delivered the opinion of the Court:
This 'is a bill filed on November 3, 1888, in the Circuit Court of Cook County by the appellee against the appellants Louisa Oliphant and John Oliphant, her husband, Emma H. West and William West, her husband, and Joseph Henry Liversidge, to set aside a deed of certain real estate in Chicago, executed by appellee to Mrs. Oliphant, Mrs. West and Joseph H. Liversidge, a bachelor, who are his only children. *163After hearing had upon pleadings and proofs, the Circuit Court granted the prayer of the bill, and ordered the deed to be set aside and declared it to be null and void.
As the deed is short and as its length is a material circumstance, it will.be set forth in full. It is as follows: “This Indenture Witnesseth that the grantor, Amos Liversidge (a widower) of the City of Chicago in the County of. Cook and State of Illinois for and in consideration of the sum of Five dollars in hand paid and of natural love and affection, conveys and warrants to Louisa Oliphant, Emma Hannah West and Joseph Henry Liversidge (his only children and heirs at law) of the City of Chicago, County of Cook and State of Illinois the following described real estate, towit: Lot thirteen (13) of subdivision of the East half of Block Ten (10) of Brand’s Addition to Chicago in the East half of the North East quarter (J) of Section Twenty (20) Township Thirty nine (39) North Bange Fourteen (14) East of the Third (3d) Principal Meridian, said premises being also known as numbers 517j- and 519 South Halsted-Street situated in the City of Chicago in the county of Cook in the State of Illinois, hereby releasing and waiving all rights under and by virtue of the Homestead Exemption Laws of this State. This deed, however, is subject to an estate for life to remain in said grantor, Amos Liversidge, and in case of the marriage hereafter of said grantor, and at his death he should leave a widow him surviving, said grantees shall pay to said widow the sum of One thousand dollars. Dated this Thirteenth day of February, A. D. 1888. (Signed) Amos Liversidge.”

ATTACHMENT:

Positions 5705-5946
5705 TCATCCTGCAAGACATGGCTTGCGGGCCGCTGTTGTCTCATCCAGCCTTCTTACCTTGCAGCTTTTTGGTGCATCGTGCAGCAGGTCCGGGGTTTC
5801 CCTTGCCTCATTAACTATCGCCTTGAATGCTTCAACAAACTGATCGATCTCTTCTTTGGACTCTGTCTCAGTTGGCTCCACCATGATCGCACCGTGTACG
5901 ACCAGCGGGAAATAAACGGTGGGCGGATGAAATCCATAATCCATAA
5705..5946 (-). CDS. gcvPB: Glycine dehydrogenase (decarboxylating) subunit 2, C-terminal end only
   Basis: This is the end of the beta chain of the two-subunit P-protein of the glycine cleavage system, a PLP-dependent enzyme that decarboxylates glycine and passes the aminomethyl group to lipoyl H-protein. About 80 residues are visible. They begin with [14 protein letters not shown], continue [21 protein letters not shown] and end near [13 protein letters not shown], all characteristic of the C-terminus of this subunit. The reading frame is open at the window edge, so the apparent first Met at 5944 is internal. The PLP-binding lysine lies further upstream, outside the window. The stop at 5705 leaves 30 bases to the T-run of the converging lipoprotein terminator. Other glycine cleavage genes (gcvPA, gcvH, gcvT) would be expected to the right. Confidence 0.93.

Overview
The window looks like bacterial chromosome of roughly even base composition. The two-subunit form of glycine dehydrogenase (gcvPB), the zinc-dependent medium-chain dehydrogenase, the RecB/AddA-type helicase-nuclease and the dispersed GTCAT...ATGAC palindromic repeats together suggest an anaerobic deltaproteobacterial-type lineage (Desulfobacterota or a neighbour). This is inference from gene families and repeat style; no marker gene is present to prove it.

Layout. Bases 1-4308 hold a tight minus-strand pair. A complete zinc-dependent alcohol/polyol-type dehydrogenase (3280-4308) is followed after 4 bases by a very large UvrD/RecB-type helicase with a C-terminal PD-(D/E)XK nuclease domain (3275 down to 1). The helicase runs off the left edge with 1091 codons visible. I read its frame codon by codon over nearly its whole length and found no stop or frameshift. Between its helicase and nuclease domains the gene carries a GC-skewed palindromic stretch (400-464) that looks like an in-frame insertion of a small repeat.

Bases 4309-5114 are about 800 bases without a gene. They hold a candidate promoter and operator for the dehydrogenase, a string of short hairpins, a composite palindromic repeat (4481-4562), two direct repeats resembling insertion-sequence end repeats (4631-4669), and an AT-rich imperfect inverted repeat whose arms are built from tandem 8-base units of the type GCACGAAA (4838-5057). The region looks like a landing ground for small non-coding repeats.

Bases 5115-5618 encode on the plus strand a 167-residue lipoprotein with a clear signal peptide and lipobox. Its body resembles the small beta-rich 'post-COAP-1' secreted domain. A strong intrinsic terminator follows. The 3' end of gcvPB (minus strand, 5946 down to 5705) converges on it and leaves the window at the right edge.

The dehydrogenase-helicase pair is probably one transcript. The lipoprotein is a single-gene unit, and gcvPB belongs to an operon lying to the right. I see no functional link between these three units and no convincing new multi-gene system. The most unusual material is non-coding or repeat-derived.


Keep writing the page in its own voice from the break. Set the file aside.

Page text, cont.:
Appellee lost his wife, the mother of the grantees above named, in 1881, and lived upon the premises above described with his daughter, Mrs. Qliphant, and her husband and children. At the time of the hearing he was sixty six years old. He received about $47.00 or $48.00 per month from the rent of said premises, and lived upon this income, not being engaged in business. The property was worth in 1888 about *164$10,000.00, and was all the property which he owned except some personalty worth a few hundred dollars. In May, 1887, he went to Europe and returned in August. Coming over in the vessel he met a widow named Eliza Maybon, living in New York City, whom he agreed to marry.